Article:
On the other hand, having a sliding scale of penalties clearly had its effect. A number of suspects produced as alibi a confession to a lesser crime, as for example:

One Edward Hooper, a Scot and an army deserter, had a track record of breaking into houses for shelter. However, it could be shown that he had an alibi for the time of the assault on Priddle. He was illegally entering St Luke's Vicarage in Hammersmith.

I've never been much of a true-crime fan; it feels like intruding into private grief. Oates has clearly found a profitable niche in summarising police reports and other contemporary material, with a bibliography full of titles like Foul Deeds and Suspicious Deaths in Lewisham & Deptford, Foul Deeds in Richmond and Kingston, Foul Deeds and Suspicious Deaths Around Uxbridge… well, you get the idea. Still, he does quote his sources.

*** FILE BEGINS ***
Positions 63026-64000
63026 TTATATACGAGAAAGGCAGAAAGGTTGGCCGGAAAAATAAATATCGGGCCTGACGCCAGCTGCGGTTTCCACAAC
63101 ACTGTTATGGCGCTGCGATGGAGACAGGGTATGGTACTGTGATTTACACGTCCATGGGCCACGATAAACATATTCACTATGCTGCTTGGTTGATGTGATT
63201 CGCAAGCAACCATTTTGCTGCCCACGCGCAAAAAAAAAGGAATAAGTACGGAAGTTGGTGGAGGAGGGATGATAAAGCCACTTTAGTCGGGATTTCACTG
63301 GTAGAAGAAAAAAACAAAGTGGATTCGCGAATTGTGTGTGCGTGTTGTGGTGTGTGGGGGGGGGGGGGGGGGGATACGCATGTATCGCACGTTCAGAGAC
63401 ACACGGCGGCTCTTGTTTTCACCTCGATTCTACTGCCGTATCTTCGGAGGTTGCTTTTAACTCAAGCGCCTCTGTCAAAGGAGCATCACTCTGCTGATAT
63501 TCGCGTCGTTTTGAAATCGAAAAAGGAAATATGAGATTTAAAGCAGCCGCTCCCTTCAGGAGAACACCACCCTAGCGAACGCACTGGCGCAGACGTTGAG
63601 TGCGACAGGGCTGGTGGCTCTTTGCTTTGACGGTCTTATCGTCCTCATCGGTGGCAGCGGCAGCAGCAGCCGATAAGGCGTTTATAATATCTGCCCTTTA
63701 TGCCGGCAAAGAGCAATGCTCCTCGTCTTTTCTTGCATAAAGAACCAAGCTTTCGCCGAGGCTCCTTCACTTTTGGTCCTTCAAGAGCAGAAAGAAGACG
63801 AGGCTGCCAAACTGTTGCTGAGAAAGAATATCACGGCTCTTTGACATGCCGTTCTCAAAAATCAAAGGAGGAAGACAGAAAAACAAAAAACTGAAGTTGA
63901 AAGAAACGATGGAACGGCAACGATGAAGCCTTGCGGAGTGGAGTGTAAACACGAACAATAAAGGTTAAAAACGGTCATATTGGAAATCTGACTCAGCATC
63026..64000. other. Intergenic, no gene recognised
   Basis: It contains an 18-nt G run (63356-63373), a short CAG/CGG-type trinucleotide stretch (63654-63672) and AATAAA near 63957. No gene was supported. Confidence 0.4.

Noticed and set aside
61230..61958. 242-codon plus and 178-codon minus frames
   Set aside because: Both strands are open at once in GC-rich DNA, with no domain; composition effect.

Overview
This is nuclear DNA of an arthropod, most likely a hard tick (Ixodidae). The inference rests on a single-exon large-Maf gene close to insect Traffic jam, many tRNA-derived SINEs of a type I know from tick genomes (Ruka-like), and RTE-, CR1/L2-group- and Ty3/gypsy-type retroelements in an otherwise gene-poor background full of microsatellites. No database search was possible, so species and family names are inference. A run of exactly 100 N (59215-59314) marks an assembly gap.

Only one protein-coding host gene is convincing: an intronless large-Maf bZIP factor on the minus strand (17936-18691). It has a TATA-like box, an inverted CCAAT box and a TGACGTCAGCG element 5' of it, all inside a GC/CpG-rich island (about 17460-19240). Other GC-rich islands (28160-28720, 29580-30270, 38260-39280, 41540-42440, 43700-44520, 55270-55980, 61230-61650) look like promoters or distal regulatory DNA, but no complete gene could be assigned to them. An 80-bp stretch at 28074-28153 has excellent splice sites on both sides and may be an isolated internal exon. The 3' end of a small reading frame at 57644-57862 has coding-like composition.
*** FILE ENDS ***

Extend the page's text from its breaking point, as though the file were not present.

The individual accounts are pretty haphazard, reading like the sort of draft one saw in the days before the word processor: subjects are arbitrarily arranged, I suspect based largely on which source document they were found in, and the narrative leaps from one to another. While there are some useful period photographs, there are far more modern ones, which is hardly helpful in giving an impression of what an area might have been like when the events occurred.

I read this as research for a new role-playing campaign, and it did its job: there's good material here on police procedure and the tracks their investigations tended to run in, as well as the sort of people who became victims of unsolved crime – and other details, like where the grotty neighbourhoods were in this era. I'd really like more of this and less of the specific cases, but the book was still a good starting point.

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  1. Posted by Chris at 10:57am on 05 October 2016

    "(Whether any enterprising criminal chose to dump his respectable victim in such a place, we shall never know.)"